Antimicrobial resistance profile of Klebsiella pneumoniae isolated from domestic and wild animals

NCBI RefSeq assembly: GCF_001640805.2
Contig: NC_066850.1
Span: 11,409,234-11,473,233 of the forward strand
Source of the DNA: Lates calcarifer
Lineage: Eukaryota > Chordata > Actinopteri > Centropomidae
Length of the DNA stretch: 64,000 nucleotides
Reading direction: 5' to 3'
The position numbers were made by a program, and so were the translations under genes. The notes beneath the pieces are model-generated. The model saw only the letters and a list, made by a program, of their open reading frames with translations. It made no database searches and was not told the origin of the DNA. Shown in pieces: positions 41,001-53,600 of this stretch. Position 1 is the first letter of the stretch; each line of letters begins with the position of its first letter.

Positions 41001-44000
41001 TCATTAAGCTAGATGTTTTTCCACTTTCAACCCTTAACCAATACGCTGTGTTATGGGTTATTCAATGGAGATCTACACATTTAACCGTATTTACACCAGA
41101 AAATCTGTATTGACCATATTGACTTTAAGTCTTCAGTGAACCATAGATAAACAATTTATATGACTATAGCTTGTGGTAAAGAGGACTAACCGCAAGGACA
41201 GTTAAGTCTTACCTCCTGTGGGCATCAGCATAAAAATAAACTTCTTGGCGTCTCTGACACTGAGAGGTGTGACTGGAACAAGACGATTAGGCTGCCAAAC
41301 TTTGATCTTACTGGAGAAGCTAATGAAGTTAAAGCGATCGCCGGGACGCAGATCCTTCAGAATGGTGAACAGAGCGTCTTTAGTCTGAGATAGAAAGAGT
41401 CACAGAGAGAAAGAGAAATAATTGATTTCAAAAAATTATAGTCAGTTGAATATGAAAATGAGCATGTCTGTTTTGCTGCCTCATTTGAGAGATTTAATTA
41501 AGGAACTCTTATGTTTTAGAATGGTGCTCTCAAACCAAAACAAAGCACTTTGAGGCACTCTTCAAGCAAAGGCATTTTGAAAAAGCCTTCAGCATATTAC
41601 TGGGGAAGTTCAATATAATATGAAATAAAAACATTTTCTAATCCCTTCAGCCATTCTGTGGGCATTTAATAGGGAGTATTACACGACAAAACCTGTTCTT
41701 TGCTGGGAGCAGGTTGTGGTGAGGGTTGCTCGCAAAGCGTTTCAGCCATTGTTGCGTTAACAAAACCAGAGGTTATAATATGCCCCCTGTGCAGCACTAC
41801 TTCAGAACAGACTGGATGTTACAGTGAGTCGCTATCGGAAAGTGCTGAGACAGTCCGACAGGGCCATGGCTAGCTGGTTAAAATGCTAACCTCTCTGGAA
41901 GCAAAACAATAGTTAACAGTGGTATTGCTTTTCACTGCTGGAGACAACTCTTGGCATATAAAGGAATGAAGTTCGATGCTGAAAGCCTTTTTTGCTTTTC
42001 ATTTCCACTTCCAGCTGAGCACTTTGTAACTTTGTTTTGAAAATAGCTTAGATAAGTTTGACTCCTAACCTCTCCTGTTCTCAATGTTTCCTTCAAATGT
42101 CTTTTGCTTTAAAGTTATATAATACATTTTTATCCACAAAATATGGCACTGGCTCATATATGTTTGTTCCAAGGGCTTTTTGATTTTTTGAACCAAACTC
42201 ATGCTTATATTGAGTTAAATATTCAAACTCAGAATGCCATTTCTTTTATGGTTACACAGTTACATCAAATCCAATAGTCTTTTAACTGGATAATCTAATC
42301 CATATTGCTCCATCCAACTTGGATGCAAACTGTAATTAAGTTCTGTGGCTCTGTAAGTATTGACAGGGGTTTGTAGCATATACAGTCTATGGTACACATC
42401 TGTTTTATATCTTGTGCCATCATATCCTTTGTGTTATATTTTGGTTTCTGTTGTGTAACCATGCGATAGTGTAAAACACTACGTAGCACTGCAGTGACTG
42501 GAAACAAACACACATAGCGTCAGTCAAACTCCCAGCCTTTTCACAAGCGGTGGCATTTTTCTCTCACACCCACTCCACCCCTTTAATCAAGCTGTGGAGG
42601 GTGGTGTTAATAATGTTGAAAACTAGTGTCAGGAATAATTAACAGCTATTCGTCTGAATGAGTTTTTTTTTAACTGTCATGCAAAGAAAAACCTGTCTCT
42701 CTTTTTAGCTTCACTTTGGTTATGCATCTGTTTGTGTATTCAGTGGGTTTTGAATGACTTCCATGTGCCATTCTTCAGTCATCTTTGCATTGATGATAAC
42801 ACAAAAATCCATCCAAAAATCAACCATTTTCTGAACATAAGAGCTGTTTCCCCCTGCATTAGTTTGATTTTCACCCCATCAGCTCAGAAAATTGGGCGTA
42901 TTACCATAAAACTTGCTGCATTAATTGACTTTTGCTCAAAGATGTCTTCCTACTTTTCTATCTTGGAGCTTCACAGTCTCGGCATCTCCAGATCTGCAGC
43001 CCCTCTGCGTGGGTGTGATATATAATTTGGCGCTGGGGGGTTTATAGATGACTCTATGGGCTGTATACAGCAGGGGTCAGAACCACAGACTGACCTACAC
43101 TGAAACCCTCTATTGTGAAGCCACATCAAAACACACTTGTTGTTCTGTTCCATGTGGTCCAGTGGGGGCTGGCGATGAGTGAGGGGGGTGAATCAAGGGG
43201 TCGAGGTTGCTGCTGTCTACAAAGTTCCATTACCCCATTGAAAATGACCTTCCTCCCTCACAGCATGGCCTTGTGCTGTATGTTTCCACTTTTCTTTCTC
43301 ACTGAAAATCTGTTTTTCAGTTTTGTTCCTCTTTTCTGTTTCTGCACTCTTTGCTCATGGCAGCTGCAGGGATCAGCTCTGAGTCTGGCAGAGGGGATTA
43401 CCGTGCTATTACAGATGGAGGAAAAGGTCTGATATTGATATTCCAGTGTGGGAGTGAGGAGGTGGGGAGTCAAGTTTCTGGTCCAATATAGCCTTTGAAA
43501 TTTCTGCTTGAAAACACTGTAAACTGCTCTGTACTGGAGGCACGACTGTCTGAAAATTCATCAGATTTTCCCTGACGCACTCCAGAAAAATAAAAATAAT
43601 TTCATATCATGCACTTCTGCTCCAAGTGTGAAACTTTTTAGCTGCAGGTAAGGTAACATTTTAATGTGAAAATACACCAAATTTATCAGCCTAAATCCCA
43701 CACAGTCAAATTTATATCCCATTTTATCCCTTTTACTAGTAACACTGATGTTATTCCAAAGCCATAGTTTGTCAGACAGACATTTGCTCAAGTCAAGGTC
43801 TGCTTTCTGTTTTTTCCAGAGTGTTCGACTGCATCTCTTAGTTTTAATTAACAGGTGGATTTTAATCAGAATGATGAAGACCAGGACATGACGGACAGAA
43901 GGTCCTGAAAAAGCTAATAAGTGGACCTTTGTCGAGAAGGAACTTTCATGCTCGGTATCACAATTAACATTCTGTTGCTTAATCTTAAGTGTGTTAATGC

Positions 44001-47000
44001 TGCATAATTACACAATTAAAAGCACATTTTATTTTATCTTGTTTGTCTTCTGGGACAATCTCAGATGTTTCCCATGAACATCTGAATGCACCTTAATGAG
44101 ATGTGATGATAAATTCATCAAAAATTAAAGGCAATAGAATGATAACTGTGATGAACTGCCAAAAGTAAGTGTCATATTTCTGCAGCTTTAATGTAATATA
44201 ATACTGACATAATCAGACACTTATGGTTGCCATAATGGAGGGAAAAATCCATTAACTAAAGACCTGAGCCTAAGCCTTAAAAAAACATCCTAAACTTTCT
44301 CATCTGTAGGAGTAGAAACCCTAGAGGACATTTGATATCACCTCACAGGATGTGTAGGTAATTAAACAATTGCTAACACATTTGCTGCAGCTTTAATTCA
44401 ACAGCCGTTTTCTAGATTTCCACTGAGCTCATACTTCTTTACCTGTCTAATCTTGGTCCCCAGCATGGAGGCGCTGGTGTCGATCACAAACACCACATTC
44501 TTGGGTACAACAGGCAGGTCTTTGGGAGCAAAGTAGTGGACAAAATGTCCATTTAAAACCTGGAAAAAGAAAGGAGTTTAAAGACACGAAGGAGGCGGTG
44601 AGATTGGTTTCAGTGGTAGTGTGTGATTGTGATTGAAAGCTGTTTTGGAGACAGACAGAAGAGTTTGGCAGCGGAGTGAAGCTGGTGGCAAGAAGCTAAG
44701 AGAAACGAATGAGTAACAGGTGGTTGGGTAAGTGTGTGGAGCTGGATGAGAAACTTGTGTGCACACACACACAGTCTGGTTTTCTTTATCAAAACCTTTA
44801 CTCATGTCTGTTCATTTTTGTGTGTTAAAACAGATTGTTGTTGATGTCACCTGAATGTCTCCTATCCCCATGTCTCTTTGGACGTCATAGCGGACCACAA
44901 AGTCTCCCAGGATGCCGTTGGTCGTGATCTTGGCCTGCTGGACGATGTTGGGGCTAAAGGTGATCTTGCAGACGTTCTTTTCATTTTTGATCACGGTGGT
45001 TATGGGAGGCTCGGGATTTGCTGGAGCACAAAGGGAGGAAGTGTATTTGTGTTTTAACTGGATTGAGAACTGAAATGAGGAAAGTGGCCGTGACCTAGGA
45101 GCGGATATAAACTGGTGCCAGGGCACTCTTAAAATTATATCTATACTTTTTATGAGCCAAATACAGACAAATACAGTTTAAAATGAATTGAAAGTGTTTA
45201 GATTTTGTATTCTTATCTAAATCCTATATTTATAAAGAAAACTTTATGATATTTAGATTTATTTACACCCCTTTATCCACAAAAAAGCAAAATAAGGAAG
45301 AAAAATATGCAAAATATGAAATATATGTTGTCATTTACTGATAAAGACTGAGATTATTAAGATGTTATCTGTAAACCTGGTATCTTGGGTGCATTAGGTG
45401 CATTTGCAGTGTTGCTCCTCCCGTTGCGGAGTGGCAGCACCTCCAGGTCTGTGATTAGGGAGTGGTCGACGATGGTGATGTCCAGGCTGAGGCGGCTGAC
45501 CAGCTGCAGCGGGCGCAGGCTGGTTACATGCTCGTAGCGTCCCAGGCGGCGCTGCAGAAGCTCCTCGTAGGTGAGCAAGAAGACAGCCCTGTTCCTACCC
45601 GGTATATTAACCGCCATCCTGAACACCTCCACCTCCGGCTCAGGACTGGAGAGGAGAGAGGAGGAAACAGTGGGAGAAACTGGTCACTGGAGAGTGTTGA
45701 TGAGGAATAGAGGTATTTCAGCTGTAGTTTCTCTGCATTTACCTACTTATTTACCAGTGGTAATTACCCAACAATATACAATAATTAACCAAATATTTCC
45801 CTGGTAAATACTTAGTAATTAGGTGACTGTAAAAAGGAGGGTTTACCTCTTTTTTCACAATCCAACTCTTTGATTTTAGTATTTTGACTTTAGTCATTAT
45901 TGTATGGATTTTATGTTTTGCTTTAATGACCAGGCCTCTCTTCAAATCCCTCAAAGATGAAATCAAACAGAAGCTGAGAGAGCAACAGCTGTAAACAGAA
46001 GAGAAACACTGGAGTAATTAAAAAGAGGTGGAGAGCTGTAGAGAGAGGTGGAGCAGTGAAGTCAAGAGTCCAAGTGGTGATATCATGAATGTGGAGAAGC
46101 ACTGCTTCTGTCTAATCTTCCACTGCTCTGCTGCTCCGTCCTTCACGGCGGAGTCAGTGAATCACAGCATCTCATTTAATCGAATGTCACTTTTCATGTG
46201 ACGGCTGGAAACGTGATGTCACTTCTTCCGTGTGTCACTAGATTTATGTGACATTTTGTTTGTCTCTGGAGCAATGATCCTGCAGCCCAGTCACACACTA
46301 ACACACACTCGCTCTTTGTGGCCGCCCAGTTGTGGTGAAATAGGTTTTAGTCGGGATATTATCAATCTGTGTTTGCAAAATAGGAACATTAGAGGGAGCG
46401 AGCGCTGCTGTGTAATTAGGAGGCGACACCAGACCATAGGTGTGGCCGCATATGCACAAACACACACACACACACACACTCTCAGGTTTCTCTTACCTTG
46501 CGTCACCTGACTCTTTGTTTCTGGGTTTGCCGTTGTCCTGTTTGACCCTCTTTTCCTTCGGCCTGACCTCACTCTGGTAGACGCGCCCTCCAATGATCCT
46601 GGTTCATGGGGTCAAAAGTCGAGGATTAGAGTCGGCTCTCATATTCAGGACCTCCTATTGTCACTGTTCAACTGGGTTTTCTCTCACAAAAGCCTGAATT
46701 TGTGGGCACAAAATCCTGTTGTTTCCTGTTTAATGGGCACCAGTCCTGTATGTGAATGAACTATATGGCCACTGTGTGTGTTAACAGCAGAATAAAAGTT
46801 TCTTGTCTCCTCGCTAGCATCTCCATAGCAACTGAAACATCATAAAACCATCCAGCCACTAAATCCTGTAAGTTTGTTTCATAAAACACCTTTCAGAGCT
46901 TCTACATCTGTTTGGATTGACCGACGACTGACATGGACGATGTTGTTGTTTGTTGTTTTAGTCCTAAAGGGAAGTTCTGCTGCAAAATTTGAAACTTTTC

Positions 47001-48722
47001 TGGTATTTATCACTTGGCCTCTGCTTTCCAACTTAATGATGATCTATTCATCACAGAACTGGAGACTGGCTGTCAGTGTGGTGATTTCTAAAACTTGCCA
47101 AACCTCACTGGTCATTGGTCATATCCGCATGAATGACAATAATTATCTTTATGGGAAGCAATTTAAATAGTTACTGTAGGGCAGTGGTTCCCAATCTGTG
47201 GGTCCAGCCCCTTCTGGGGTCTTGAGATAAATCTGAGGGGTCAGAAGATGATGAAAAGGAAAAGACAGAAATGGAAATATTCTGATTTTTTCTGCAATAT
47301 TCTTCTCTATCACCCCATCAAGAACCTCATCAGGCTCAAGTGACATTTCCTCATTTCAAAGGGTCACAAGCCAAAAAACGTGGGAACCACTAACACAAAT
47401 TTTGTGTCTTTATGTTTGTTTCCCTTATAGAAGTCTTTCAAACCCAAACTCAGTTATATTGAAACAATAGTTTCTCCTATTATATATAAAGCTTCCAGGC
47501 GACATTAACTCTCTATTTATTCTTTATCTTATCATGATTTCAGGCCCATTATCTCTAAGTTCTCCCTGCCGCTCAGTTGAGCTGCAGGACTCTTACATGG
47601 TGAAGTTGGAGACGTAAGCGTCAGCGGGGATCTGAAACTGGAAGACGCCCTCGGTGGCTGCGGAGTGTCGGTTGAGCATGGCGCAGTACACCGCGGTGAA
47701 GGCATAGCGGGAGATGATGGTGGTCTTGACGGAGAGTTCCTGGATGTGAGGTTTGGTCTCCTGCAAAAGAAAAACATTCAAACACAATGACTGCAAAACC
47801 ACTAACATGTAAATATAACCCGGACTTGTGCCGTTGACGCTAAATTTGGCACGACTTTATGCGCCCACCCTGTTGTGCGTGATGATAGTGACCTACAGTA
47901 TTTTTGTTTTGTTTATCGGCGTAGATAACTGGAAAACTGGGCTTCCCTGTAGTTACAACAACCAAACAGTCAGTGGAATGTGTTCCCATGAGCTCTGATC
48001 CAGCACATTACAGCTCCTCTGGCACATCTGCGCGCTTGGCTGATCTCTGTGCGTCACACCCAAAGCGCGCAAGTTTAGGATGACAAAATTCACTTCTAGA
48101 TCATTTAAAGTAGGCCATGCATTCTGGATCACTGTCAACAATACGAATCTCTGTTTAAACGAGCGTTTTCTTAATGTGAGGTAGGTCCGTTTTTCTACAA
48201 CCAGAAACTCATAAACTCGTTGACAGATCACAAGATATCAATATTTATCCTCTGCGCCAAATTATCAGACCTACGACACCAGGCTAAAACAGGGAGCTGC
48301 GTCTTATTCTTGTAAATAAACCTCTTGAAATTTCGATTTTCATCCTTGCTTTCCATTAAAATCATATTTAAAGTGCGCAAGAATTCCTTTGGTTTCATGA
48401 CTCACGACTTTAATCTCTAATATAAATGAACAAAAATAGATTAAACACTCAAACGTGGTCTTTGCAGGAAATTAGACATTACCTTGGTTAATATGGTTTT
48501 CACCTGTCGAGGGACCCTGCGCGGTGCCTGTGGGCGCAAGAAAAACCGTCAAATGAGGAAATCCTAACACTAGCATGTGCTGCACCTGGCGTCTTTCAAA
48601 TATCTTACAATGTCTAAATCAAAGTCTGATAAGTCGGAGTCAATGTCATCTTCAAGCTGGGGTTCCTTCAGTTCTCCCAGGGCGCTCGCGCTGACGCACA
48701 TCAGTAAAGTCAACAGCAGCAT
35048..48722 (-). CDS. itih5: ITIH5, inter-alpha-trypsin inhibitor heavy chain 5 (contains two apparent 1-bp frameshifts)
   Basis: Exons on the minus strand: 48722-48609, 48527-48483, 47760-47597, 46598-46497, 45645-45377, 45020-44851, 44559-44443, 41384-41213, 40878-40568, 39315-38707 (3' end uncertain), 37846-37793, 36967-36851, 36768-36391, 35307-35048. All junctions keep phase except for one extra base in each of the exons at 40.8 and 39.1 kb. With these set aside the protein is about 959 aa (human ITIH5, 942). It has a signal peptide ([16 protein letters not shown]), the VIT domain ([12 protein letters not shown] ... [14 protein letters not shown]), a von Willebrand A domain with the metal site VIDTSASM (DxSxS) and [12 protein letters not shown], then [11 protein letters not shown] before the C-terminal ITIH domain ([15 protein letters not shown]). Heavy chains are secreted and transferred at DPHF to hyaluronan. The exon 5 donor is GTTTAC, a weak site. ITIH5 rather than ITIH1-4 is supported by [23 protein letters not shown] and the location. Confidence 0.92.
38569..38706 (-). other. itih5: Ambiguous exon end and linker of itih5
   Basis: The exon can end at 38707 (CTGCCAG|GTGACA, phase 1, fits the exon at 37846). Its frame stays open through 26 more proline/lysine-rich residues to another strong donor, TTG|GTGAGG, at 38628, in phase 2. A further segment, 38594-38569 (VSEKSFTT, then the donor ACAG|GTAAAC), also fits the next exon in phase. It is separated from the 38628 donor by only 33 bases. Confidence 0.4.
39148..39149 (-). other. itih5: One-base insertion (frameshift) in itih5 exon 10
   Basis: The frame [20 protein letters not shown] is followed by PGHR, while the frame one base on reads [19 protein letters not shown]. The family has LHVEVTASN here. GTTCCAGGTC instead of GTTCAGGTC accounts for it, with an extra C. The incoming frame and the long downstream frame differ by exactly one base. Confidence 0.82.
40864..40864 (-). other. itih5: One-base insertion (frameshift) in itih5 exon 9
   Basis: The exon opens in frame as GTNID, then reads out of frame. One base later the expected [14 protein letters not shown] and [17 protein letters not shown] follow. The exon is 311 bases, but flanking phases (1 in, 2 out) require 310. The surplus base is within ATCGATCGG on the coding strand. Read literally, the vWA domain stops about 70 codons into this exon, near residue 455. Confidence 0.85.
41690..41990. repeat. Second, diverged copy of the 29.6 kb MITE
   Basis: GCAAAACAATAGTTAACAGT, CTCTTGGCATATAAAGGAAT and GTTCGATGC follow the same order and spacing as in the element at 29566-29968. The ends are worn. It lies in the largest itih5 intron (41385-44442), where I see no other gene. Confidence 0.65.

ABSTRACT Klebsiella pneumoniae is an opportunistic pathogen responsible for several types of nosocomial infections and is considered a multiresistant microorganism. Data in the literature that provide information regarding the resistance of this microorganism to antimicrobials in animal samples are scarce. Thus, the objective of this work was to evaluate the profile and its increase of antimicrobial resistance within Veterinary Medicine. A total of 67 K. pneumoniae isolates from different domestic (39/67) and wild (28/67) isolation sites were confirmed by sequencing the 16S rRNA gene. The highest percentage of K. pneumoniae isolation was from urine samples with 16% (11/67), faeces 15% (10/67) and lung 13.5% (09/67). In the resistance profile, 11 categories of antibiotics were tested, with the highest resistance to metronidazole being 97% (65/67), ampicillin 94% (63/67), amoxicillin 93% (62/67), sulfonamides 93% (62 / 67), 93% colistin (62/67), and 88% nitrofurantoin (59/67). The ones with the lowest resistance were: meropenem 3% (2/67), imipenem 6% (4/67) and amikacin 16% (11/67). All isolates were considered multiresistant bacteria (MDR), with the Multiple Resistance to Antibiotics Index (IRMA) ranging from 0.15 to 0.85 and with 60 types of resistance patterns. The result of this study reinforces that the animals are reservoirs of multiresistant K. pneumoniae.